What Simon wanted was not God, not the Holy Spirit, but power.

If you have ever heard of simony – the buying and selling of ecclesiastical offices and privileges, this is exactly where it comes from.

Of course, in our world, money equals power, and if you have money, then you will be powerful.  And you are likely then to get even more money.

This is not how things work in the realm of the Spirit.

Simon himself believed the good news about the kingdom of God, and he was baptized, but his heart was not changed.

And in the spiritual realm, in the eyes of God, it is always the state of the heart which matters.

This story is not about money.

It’s about the Holy Spirit. It’s about how some people are changed by the Holy Spirit, while others – like Simon – are not. They remain blind and cannot receive the Spirit.

So how do we know? How do we know when the Holy Spirit is present and active in our community and in our lives? How do we know whether or not the Holy Spirit has come upon us?

You should know that there are MANY different answers to that question!

The classic answer from the Church is the one that’s found in the Catechism of the Prayer Book. Let’s take a look at it quickly together. Please pick up a red Prayer Book and turn to Page 852 toward the back.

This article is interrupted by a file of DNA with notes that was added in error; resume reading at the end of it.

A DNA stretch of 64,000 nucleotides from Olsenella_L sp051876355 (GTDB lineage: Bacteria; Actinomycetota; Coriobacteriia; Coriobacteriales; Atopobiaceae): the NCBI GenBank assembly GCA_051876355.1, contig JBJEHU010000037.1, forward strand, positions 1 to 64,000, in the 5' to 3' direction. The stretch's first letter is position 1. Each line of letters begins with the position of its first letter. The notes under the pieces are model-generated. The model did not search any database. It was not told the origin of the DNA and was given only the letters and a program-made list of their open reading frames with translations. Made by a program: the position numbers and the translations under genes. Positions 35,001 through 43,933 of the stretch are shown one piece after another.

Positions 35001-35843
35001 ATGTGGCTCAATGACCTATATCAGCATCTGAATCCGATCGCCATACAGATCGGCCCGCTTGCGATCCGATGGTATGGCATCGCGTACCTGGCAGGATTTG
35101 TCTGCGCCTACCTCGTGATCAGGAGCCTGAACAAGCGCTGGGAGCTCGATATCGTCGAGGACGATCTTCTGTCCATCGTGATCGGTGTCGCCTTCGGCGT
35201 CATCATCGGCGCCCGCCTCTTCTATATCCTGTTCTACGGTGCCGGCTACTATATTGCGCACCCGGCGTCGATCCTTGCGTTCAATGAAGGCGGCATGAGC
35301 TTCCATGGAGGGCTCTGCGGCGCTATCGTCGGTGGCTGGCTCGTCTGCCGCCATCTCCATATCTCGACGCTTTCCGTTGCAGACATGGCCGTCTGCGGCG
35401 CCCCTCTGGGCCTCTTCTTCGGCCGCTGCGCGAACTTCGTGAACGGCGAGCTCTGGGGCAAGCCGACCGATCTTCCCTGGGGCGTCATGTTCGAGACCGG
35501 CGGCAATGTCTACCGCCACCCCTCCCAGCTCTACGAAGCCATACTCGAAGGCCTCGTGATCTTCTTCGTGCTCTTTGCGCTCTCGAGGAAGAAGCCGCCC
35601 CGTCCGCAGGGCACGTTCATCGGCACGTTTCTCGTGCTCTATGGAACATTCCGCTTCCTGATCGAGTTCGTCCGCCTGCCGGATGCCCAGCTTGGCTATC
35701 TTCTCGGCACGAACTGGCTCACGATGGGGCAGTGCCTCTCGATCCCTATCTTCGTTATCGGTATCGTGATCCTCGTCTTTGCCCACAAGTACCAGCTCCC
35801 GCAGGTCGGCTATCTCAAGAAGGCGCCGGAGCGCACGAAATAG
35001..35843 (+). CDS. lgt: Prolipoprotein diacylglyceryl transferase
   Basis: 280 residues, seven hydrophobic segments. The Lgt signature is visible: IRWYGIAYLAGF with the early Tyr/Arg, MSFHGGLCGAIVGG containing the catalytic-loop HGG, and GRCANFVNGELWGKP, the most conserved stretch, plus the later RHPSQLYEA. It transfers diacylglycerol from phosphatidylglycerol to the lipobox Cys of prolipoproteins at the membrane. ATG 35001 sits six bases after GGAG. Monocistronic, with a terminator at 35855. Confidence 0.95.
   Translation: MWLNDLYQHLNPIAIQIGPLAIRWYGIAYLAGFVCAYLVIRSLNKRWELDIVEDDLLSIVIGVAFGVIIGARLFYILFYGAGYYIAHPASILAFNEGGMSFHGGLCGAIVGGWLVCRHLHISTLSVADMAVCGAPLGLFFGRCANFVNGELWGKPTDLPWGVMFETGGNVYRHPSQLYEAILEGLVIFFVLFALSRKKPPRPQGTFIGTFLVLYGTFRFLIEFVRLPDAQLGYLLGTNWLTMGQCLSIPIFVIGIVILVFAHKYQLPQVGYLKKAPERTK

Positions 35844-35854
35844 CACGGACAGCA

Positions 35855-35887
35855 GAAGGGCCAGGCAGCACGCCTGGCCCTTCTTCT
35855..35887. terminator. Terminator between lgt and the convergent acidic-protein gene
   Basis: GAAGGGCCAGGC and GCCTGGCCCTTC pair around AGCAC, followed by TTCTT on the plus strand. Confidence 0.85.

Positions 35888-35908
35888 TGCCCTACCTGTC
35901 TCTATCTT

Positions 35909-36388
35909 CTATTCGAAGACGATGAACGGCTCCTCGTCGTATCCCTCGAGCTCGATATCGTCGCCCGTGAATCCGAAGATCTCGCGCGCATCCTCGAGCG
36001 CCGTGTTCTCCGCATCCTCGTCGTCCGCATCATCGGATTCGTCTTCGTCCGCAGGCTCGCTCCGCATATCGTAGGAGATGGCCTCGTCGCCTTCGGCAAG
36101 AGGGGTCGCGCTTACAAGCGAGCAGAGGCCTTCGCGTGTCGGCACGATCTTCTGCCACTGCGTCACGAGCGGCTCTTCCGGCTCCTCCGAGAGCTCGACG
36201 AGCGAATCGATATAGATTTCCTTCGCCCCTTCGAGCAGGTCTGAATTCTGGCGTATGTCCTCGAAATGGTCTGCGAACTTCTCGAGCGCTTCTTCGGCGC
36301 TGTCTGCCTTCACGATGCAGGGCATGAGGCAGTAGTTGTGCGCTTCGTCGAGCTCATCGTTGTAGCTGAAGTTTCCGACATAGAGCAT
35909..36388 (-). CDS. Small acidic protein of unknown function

I’ll ask the questions and would you please provide the answers together as printed.

The Holy Spirit: The first question in this section is:

Q. Who is the Holy Spirit?
A. The Holy Spirit is the Third Person of the Trinity, God at work in the world and in the Church even now.


And at the bottom of Page 852, there is this question:

Q. How do we recognize the presence of the Holy Spirit in our lives?
A. We recognize the presence of the Holy Spirit when we confess Jesus Christ as Lord and are brought into love and harmony with God, with ourselves, with our neighbors, and with all creation.

We recognize the presence of the Holy Spirit when we confess Jesus as Lord and are brought into love and harmony with God, ourselves, our neighbors and all creation.

I admit that I like this answer. I like this explanation. It works for me.